From Russia’s standpoint, getting Pakistan into the grouping - which it at one stage likened to a regional NATO - would help forge a compact against separatism, extremism and militancy. Together with China which similarly prizes stability above everything else, it can work to temper Pakistan’s irredentist tendencies in ways the Americans could not do because they became such a hated power.
Unlike the United States, the approach would likely be low key which is how the Chinese have operated in Pakistan. In return, Russia appears ready to offer Pakistan the full spectrum of its industrial and technological power to rebuild the South Asian nation’s industrial base - again something that the Pakistanis say billions of dollars of U.S. aid failed to do.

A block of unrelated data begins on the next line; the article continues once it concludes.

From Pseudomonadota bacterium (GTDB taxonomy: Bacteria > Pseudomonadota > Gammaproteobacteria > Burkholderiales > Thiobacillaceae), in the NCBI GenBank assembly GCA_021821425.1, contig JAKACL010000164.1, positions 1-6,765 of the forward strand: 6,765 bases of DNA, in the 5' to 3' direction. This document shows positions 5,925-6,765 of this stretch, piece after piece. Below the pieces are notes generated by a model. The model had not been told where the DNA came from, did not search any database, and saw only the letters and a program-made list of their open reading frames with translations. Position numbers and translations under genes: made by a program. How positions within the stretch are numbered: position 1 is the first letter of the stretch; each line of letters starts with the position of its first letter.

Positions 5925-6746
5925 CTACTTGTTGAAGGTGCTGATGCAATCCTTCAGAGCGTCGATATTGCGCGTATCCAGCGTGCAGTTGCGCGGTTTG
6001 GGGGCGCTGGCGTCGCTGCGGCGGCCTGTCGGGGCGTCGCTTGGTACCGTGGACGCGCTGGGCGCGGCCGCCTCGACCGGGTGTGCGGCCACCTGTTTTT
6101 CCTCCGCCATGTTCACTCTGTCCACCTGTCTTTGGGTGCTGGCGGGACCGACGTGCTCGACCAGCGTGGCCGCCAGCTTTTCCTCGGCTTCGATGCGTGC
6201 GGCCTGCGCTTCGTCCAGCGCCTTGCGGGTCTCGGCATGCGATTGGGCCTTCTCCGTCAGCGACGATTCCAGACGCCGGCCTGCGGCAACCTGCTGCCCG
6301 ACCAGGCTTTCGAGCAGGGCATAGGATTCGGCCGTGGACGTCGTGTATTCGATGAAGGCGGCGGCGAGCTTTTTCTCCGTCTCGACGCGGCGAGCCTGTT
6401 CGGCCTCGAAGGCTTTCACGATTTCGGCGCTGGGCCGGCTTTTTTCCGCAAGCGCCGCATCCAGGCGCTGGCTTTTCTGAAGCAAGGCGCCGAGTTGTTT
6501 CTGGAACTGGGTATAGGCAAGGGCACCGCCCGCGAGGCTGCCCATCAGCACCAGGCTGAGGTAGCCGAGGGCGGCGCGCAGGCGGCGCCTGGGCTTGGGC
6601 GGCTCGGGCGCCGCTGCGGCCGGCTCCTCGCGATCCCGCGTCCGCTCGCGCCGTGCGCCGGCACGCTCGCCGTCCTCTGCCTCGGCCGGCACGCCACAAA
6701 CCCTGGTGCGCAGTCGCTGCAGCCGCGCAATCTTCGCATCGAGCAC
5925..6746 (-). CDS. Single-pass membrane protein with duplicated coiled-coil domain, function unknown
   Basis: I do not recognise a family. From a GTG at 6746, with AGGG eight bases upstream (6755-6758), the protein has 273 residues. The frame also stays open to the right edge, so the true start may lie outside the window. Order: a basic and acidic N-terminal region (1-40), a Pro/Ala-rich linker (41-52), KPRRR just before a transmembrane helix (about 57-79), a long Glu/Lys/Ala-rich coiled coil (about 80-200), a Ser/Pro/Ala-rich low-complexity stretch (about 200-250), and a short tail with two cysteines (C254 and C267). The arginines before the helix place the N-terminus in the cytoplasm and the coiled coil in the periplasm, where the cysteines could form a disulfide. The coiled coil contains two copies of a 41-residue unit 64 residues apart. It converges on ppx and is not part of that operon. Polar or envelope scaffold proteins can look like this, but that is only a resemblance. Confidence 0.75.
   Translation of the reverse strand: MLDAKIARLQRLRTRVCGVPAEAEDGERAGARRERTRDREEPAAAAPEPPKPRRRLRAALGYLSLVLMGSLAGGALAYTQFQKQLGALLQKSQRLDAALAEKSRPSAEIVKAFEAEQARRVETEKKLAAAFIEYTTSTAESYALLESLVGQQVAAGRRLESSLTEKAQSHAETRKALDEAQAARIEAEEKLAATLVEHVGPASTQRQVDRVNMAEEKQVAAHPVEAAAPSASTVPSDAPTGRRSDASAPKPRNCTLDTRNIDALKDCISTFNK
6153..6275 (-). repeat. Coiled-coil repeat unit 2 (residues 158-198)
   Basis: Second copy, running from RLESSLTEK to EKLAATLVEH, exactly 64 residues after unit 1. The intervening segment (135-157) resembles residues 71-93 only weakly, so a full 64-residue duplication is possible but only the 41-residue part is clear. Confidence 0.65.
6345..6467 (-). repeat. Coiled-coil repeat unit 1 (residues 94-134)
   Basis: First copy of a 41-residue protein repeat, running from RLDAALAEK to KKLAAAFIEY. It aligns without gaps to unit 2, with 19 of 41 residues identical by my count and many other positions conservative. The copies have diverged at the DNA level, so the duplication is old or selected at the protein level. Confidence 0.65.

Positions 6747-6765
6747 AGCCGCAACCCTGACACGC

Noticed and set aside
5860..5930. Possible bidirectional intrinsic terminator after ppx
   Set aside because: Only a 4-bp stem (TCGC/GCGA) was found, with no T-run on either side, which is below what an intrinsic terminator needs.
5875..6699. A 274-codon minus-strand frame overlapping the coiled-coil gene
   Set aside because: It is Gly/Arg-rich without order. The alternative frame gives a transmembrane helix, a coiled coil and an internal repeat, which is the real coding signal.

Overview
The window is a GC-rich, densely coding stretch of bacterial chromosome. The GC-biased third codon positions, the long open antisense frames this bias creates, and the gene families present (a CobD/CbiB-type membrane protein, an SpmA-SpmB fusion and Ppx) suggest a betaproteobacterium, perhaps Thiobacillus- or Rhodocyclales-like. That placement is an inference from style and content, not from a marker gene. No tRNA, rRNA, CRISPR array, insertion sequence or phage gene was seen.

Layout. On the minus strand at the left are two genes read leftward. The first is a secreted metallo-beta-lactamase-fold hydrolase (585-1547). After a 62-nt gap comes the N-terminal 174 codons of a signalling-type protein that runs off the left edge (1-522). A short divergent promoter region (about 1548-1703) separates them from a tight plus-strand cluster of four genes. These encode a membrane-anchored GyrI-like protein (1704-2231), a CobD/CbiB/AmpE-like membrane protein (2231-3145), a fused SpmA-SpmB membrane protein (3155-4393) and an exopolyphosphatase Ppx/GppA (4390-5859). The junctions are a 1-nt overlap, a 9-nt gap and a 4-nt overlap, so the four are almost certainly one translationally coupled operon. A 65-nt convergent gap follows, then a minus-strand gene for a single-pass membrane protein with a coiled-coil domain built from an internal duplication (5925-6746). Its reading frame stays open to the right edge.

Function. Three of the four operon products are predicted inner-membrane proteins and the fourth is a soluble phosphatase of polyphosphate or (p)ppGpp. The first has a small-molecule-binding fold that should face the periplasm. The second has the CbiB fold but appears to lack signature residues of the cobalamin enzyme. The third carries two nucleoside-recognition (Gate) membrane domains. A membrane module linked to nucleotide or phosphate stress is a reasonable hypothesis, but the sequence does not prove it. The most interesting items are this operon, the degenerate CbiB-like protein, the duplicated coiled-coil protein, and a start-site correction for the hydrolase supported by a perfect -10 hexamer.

Putin in fact has been pushing hard for setting up a “energy club” within the SCO comprising Russia, Iran and the central Asia republics as the producers and China, India and Pakistan as the big consumers. A powerful club such as that can well influence energy markets, and ultimately put further distance between Pakistan and the West. The challenge for Moscow will be to upgrade its ties with Pakistan while maintaining a close relationship with India.
Putin has said he sees ties with India are a priority and it’s hard to see either countries giving up on a relationship that has benefited both countries. Russia remains the top arms weapons seller to India even though the West, especially Israel, is fast making inroads.
Indo-Russian cooperation in the military technical cooperation sphere has been transformed from a simple buyer-seller framework to one involving joint R&D, joint production and marketing of advanced defence technologies and systems.